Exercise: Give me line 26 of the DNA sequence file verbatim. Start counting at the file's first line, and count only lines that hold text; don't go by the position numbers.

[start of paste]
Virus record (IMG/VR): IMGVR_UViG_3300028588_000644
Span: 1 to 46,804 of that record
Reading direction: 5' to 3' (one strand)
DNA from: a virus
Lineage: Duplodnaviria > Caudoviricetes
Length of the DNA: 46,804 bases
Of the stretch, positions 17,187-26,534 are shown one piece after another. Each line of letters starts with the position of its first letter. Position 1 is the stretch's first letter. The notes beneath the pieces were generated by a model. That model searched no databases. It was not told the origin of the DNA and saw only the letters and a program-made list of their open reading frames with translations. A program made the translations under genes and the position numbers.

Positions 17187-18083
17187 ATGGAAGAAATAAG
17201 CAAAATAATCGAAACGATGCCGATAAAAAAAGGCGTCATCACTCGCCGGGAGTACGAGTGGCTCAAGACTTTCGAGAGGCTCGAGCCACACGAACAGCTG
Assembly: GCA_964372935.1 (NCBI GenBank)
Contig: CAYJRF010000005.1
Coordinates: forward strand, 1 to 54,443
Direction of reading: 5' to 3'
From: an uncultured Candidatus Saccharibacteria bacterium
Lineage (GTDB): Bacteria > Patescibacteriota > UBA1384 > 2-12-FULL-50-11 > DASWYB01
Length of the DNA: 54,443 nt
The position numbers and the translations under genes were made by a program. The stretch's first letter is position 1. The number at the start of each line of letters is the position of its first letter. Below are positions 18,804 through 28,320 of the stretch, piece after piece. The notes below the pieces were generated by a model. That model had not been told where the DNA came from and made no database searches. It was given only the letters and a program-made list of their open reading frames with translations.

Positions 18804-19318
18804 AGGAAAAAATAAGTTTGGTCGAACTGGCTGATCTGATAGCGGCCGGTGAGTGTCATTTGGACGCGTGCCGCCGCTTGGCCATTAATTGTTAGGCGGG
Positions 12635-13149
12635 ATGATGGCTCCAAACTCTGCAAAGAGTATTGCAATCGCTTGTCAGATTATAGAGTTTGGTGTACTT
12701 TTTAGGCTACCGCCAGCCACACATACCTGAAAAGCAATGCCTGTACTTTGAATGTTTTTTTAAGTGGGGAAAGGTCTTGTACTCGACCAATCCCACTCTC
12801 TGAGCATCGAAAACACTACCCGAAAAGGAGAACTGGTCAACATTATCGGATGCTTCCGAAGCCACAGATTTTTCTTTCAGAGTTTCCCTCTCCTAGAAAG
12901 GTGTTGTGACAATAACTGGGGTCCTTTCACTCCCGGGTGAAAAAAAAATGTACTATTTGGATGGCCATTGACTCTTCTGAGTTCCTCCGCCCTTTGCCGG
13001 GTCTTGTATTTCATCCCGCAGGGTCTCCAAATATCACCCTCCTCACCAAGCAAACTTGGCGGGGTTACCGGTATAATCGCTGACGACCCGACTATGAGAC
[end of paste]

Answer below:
13001 GTCTTGTATTTCATCCCGCAGGGTCTCCAAATATCACCCTCCTCACCAAGCAAACTTGGCGGGGTTACCGGTATAATCGCTGACGACCCGACTATGAGAC